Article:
Plenty of sincere, worthy films have been made about the threats of global warming and critical climate change. This isn't one of them. This is the one that mines oceans of bathos out of a wide-eyed, bald, leukemia-stricken child trapped in a powered-down, freezing hospital after a global climate shift dumps America into an Ice Age. And the one where Dennis Quaid plays a dad who gets a buddy killed so he can cross America's frozen wastes to stand uselessly by the side of his son, Jake Gyllenhaal. And the one where Gyllenhaal is literally chased down a hallway by killer cold. The Day After Tomorrow isn't scary because of its could-this-happen-to-us? vision of an America destroyed by its own environmental apathy, it's scary because its vision of the future is endlessly mawkish and ridiculous. It'd be worth giving up industry and going back to the land just to ensure that no one has to have their heartstrings plucked by a wide-eyed, diseased child evoking Peter Pan ever again.
5. Melissa Etheridge, "Wake Up"
What will destroy the world's glaciers and icecaps first: global warming, or seismic destabilization caused by Melissa Etheridge's garish singing? Accompanying the rational, firm Al Gore documentary An Inconvenient Truth, Etheridge's tune "I Need To Wake Up" hammers in the untapped "being complacent is just like being asleep, man!" metaphor. That "I"—as opposed to the world's energy-burning population in general—says everything about the comical arrogance of celebrities and hacky songwriters who think clichés take on greater power in their own hellish windpipes. Perhaps to supply the vividness that Etheridge's lyrics lack, the song's video breaks up her drunken-mime-with-guitar posturing with cataclysmic stats and images. For example: "Polar bears are drowning."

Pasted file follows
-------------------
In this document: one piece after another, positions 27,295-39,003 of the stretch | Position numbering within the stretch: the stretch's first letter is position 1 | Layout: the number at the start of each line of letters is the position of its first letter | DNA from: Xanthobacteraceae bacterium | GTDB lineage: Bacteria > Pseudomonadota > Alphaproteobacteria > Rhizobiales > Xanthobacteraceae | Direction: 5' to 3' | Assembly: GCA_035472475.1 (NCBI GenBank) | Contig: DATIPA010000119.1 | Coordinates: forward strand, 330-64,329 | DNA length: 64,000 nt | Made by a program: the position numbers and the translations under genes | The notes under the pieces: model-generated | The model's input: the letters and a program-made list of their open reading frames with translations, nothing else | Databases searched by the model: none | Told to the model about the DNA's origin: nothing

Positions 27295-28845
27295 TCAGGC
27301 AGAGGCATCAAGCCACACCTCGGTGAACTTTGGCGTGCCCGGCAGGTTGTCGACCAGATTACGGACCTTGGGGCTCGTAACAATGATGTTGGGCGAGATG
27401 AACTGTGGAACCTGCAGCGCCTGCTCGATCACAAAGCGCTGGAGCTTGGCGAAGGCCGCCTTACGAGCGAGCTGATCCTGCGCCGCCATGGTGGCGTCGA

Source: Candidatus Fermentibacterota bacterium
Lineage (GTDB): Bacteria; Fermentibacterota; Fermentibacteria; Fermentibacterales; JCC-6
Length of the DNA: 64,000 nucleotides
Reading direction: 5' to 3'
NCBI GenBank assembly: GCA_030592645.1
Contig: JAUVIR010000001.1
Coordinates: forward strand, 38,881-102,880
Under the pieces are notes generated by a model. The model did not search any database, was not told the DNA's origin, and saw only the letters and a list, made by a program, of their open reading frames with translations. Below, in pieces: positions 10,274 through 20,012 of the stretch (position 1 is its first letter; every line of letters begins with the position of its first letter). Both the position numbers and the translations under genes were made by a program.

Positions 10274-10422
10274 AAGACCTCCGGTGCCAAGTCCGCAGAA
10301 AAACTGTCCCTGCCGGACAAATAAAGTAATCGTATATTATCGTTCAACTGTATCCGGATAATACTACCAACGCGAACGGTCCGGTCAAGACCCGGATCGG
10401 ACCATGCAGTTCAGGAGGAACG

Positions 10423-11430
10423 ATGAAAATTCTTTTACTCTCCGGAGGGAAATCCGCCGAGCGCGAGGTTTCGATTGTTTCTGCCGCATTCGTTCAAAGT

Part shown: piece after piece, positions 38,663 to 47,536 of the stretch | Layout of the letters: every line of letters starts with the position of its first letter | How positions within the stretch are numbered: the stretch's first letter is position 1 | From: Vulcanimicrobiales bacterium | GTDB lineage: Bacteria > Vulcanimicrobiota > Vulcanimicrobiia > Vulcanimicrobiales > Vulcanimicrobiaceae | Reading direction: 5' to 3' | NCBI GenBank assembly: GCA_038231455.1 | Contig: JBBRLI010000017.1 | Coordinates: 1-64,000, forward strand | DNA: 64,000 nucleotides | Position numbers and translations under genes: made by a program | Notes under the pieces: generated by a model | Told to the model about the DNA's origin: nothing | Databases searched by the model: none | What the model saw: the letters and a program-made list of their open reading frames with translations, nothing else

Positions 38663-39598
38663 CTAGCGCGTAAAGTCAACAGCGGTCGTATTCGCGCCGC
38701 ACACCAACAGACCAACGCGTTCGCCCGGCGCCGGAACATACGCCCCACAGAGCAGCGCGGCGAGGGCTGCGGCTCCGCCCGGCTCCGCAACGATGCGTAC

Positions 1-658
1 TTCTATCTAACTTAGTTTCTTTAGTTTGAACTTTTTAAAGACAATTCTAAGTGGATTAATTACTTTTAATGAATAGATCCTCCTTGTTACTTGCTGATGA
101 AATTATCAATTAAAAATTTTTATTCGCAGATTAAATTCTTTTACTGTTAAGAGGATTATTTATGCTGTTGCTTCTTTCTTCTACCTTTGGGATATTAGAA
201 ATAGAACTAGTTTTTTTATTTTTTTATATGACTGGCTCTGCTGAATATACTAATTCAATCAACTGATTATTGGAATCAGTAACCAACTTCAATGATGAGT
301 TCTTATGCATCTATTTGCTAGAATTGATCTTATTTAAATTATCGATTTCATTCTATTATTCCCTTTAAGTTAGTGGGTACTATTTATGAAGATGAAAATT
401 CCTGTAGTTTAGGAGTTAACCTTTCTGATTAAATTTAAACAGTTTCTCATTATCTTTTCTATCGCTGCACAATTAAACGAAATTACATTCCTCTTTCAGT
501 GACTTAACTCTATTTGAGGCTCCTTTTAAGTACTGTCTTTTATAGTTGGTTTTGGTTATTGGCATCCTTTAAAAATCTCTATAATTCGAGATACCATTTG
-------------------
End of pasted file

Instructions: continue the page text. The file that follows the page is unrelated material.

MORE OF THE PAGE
6. Ferngully: The Last Rainforest
Early-'90s eco-chic was at its height when 20th Century Fox picked up the independently produced cartoon Ferngully: The Last Rainforest, an aggressively marketed, singularly unpleasant tale of wood sprites fighting off lumberjacks. It's one thing to protest wanton destruction of eco-systems, but Ferngully is so life-obsessed that its final battle is against the very spirit of destruction: a creature known as Hexxus. How the rainforest would look in 10 years without any kind of death at the end of the life cycle is a question the filmmakers fail to address. Also ignored: how much petroleum it took to make all those unsold Ferngully toys. (And whether we really want to live in an environment that allows a Robin Williams-voiced rapping bat to survive.)[pagebreak]
7. Independence Day
As if it weren't enough when a hostile, indestructible alien force invaded Earth, writers Dean Devlin and Roland Emmerich made the space invaders environmentally wasteful. Via human-alien mind-meld—naturally—Bill Pullman learns that the alien force takes over planets, uses up the natural resources, then moves on. Playing yet another neurotic scientist, Jeff Goldblum trashes a room in despair: "We gotta burn the rainforest, pops," he tells his father, Judd Hirsch. "Dump toxic waste, pollute the air, rip up the ozone. Maybe if we screw this planet up enough, they won't want it any more!"